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Cancer survivors’ stories show strength, tell tales of learning what’s truly important |

Cancer survivors’ stories show strength, tell tales of learning what’s truly important

Adam Smeltz
| Sunday, September 30, 2012 12:05 a.m
Sylvia Lowery-Lewis, 59, of Highland Park undergoes a second round of chemotherapy at Allegheny General Hospital. Lowery-Lewis, a triple-negative breast cancer survivor, started a blog dedicated to woman with that complex form of the disease. Triple-negative is an aggressive type of breast cancer that can appear twice as often in black woman. 'I don't know what tomorrow is going to bring, but I try to live my days to the fullest that I can. I try to still be the strength in my family,' she said. Jasmine Goldband | Tribune-Review
Sharon Herring-Turner, 61, of Perry Hilltop speaks with Sandy Kagle, a radiological technologist, in Allegheny General Hospital before getting a mammogram. Experts advise cancer patients to ask a lot of questions and educate themselves. Jasmine Goldband | Tribune-Review
Sharon Herring-Turner, 61, of Perry Hilltop, finds relief from an ice pack on her right side hours after undergoing a surgical procedure called a re-excision. The procedure, common following an initial mastectomy, reduces the odds of recurrence. Jasmine Goldband | Tribune-Review
Darshell Bennett, 39, of Penn Hills lets her dog Lucky out while having some rest and relaxation time at her camp at Sandy Lake, Mercer County. The campground became a refuge while she underwent chemotherapy. Jasmine Goldband | Tribune-Review
Registered nurse Walter Livingston draws blood from Darshell Bennett, 39, of Penn Hills. Bennett elected to have a double mastectomy in February. 'I'd rather it be me than someone else in my family. I knew I could survive it. I'm a fighter,' she said. Jasmine Goldband | Tribune-Review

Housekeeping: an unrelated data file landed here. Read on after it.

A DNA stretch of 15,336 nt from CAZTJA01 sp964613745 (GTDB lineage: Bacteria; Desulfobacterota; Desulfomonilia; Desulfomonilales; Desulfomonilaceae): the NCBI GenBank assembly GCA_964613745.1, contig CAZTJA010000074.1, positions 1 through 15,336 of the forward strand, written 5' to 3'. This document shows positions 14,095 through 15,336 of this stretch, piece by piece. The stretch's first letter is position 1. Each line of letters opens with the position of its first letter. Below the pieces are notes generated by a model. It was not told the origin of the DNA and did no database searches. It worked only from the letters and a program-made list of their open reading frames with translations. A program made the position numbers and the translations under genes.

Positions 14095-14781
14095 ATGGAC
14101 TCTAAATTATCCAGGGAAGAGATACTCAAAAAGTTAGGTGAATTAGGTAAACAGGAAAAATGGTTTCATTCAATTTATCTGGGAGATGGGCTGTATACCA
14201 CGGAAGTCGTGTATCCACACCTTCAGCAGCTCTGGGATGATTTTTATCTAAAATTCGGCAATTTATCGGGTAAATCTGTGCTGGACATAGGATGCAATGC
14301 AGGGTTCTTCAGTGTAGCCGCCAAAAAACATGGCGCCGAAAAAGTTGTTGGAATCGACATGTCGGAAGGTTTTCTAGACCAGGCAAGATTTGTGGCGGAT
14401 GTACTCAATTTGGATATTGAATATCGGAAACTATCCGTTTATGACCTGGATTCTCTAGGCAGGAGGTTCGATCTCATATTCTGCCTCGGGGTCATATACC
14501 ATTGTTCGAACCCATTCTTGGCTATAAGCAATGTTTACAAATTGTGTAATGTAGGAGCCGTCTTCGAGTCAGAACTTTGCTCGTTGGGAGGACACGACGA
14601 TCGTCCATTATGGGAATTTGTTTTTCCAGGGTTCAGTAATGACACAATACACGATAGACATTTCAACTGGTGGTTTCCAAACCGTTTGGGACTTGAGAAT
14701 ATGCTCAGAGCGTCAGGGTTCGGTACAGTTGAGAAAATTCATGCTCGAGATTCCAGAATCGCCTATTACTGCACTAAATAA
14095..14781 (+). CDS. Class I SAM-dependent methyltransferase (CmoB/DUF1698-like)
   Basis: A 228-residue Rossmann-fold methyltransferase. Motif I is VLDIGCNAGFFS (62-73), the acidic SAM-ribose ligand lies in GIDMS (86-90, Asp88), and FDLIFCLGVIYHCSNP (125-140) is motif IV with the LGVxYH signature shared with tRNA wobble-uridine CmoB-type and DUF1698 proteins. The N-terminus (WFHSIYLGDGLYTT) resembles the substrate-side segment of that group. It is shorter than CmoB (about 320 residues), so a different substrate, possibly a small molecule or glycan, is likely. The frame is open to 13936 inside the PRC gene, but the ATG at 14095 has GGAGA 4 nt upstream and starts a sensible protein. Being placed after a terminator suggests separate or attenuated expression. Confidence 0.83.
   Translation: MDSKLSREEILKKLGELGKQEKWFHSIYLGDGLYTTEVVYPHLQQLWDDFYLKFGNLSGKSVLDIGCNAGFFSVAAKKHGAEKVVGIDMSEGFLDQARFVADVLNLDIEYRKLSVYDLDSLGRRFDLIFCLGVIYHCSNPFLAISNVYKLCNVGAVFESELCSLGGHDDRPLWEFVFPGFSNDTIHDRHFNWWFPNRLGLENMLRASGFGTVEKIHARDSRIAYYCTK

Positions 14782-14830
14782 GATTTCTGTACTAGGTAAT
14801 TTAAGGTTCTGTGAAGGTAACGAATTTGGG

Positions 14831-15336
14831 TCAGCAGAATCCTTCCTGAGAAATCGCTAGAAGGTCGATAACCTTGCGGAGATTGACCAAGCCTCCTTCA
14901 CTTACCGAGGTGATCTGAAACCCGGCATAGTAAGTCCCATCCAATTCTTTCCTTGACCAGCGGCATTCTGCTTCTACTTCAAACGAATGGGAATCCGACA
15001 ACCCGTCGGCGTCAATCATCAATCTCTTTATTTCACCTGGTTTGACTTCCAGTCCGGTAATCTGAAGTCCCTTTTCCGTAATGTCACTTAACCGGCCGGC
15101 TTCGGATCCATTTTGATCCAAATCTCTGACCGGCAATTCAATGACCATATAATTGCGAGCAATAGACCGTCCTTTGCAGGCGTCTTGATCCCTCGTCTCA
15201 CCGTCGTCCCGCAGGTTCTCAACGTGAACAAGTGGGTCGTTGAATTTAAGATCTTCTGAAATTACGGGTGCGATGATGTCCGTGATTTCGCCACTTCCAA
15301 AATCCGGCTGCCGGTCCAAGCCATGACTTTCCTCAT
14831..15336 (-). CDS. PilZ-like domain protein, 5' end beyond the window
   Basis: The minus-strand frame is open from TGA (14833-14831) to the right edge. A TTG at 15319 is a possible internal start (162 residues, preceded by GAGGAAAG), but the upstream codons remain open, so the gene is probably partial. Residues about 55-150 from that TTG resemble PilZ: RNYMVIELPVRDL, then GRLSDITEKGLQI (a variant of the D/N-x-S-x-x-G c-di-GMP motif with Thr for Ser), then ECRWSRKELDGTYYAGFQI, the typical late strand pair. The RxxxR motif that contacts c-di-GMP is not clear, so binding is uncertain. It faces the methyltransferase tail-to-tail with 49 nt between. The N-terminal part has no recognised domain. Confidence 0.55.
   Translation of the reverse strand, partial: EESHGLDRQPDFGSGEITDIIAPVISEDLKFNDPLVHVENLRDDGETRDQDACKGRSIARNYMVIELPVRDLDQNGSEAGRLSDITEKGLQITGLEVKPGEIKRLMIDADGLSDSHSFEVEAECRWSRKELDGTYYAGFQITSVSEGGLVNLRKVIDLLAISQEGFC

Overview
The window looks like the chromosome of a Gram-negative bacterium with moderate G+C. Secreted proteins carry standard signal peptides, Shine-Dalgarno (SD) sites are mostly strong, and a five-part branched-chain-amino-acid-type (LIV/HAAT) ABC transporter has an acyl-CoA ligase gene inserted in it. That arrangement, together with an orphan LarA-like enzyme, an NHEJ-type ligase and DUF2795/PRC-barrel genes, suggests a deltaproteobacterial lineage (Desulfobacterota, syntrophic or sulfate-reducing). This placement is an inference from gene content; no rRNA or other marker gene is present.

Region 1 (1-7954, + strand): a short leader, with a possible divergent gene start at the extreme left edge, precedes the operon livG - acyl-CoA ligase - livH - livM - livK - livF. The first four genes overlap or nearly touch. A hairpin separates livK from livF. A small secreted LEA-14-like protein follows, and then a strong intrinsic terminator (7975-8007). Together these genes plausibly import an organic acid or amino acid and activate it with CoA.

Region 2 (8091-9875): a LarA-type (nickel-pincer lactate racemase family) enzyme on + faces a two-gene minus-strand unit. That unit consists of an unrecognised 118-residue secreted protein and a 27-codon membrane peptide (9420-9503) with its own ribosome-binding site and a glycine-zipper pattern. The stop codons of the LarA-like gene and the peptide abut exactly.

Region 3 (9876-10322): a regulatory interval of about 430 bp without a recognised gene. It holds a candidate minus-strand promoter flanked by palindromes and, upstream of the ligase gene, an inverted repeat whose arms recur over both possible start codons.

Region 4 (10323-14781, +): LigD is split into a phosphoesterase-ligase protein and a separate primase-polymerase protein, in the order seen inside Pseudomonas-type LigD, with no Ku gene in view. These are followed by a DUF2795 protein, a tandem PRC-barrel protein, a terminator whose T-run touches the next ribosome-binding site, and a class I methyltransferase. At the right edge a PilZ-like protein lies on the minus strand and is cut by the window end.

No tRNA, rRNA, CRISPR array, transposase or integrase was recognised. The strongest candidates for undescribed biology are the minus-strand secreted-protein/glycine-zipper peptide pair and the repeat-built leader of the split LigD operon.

Darshell Bennett, 39, of Penn Hills has blood drawn from her port during a check-up in Forbes Regional Hospital. Bennett elected to have a double mastectomy last February. 'I'd rather it be me than someone else in my family. I knew I could survive it. I'm a fighter,' she said. Jasmine Goldband | Tribune-Review
Tia Baker, 42, of the Hill District sets up merchandise for the Ujamaa Collective open-air marketplace event. 'Instantly, I knew I was going to come through this. I wasn't going to die from this. That was it,' she said. Baker has said working with Ujamaa has been healing for her. Jasmine Goldband | Tribune-Review
Darshell Bennett, 39, of Penn Hills shows her love for her mother, Arlene Murray, 54, of Canonsburg while spending time at their camp at Sandy Lake, Mercer County. 'I was embarrassed to tell my parents I had breast cancer. It's something that's kind of private. I didn't know what to say to my mom,' Bennett said. Jasmine Goldband | Tribune-Review
Tia Baker, 42, of the Hill District was less than a month into breast-cancer therapy when she began work as boutique manager at the Ujamaa Collective in the Hill District. 'This was a healing space for me. I actually get to contribute to women's lives and the world,' she said. Jasmine Goldband | Tribune-Review